UNITED STATES DISTRICT COURT FOR THE SOUTHERN DISTRICT OF NEW YORK
March 20, 1995
In the Matter of the Arbitration between MARINE TRADING LIMITED, Petitioner, -against- NAVIERA COMERCIAL NAYLAMP S.A., Respondent.
The opinion of the court was delivered by: LEWIS A. KAPLAN
MEMORANDUM AND ORDER
KAPLAN, District Judge.
Petitioner, a Bahamian corporation, moves to confirm an arbitration award rendered on October 31, 1994 against respondent, a Peruvian corporation. The pertinent documents were mailed to respondent in Peru, but there is no proof of receipt. Respondent failed to appear. The issue is whether the petition should be granted.
Subject Matter Jurisdiction
Petitioner moves to confirm the arbitration award under the Federal Arbitration Act (the "Arbitration Act"), 9 U.S.C. § 1 et seq. The Arbitration Act does not constitute an independent grant of jurisdiction to the federal courts. Therefore, a party seeking remedies under the Arbitration Act in a federal court must establish an independent basis for subject matter jurisdiction. General Atomic Co. v. United Nuclear Corp., 655 F.2d 968, 969 (9th Cir. 1981), cert. denied, 455 U.S. 948, 102 S. Ct. 1449, 71 L. Ed. 2d 662 (1982); TM Mktg. v. Art & Antiques Assoc., 803 F. Supp. 994, 997-98 (D.N.J. 1992); Dorn v. Dorn's Transp., Inc., 562 F. Supp. 822, 824 (S.D.N.Y. 1983).
The basis for subject matter jurisdiction in this case is admiralty jurisdiction. 28 U.S.C. § 1333. The case arises under a charter party agreement which, it is well established, is a maritime contract that brings the dispute within the admiralty jurisdiction of the United States Courts. Fednav, Ltd. v. Isoramar, S.A., 925 F.2d 599, 601 (2d Cir. 1991).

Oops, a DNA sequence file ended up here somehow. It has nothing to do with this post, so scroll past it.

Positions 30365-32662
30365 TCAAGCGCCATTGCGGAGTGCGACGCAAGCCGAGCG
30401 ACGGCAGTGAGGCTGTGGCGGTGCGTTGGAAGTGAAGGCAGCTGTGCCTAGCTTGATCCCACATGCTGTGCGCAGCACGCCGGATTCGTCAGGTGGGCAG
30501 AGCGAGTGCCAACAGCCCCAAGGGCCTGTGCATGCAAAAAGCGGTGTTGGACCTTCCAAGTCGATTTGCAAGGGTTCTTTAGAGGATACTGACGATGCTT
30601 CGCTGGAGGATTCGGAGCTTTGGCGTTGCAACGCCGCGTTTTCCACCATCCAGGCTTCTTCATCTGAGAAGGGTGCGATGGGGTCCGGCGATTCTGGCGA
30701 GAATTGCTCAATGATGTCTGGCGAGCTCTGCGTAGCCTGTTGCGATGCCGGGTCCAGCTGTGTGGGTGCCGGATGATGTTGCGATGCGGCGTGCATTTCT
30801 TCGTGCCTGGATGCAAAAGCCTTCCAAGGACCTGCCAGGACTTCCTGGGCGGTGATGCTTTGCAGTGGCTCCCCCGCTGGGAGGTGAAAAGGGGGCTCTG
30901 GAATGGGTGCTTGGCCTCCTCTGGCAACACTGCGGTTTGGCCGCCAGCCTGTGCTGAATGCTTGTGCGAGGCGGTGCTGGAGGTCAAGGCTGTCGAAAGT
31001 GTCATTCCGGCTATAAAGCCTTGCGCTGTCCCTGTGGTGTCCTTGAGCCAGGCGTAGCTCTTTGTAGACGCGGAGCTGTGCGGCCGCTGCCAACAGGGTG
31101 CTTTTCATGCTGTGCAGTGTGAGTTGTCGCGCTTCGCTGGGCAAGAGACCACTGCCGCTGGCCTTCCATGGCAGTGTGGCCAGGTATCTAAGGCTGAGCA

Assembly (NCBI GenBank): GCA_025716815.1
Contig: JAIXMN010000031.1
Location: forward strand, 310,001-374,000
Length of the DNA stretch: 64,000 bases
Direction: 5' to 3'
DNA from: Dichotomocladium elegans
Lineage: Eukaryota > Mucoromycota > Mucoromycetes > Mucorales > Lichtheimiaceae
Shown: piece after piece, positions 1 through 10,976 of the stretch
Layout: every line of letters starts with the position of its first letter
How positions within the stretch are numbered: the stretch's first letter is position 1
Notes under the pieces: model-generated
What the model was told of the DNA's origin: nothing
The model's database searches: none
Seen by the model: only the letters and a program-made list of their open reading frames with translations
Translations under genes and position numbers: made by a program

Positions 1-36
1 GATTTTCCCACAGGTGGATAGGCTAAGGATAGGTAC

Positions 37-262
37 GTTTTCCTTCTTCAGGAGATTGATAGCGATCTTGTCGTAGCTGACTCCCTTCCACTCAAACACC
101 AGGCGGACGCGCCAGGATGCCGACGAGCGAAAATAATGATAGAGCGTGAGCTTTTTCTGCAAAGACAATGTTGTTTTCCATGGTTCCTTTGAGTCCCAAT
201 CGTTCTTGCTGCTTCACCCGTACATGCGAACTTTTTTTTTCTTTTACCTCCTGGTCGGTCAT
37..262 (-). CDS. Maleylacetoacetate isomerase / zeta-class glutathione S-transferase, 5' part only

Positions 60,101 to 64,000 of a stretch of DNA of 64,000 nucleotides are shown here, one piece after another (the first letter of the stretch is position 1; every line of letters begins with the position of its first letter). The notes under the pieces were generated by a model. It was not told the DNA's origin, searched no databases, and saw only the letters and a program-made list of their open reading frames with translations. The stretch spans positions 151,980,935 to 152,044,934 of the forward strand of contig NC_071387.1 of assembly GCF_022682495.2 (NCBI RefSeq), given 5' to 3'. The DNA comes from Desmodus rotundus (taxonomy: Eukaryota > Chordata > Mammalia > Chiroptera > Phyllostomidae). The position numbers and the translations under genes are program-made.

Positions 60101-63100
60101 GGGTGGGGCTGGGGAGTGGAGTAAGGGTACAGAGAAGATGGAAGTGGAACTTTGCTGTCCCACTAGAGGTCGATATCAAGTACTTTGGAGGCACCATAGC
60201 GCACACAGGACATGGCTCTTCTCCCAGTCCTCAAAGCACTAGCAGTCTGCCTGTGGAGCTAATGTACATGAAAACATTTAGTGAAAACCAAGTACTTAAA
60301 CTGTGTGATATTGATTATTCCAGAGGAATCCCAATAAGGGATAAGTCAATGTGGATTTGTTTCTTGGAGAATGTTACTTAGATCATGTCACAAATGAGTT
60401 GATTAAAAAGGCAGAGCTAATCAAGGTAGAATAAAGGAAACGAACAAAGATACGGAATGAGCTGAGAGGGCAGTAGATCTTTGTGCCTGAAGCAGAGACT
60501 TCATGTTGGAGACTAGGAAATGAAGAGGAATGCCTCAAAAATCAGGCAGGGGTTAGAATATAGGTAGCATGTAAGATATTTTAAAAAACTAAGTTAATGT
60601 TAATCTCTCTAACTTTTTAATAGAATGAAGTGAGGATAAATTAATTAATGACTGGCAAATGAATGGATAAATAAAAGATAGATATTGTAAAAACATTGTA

There is an alternate basis for subject matter jurisdiction. The legislation implementing the United Nations Convention on the Recognition and Enforcement of Foreign Arbitral Awards, 9 U.S.C. §§ 201 et seq. (the "Convention"), grants federal question jurisdiction over actions and proceedings falling under the Convention. 9 U.S.C. § 203. A party to an arbitration subject to the Convention, as this one was, may seek to confirm the award against any other party to the arbitration in a federal court of proper venue.
Id. § 207. Accordingly, we have subject matter jurisdiction under Chapter 2 of the Arbitration Act.
Personal Jurisdiction and Service
The next issue before the Court is whether the mailing of the petition to confirm was sufficient to acquire in personam jurisdiction over the respondent.
The service attempted by petitioner consisted of sending the petition to confirm the arbitration award by registered mail, return receipt requested, to respondent's office in Lima, Peru. Although petitioner has submitted to the Court the Southern District of New York Clerk's Certificate of Mailing, petitioner has not submitted a receipt signed by respondent or any other evidence of delivery.
In ordinary circumstances, 9 U.S.C. § 9 governs the service of petitions to confirm arbitration awards. Section 9 of the Arbitration Act provides in relevant part:
"If the adverse party is a resident of the district within which the award was made, . . . service [of the notice of the application to confirm] shall be made upon the adverse party or his attorney as prescribed by law for service of notice of motion in an action in the same court. If the adverse party shall be a nonresident then the notice of application shall be served by the marshal of any district within which the adverse party may be found in like manner as other process of the court." (Emphasis added.)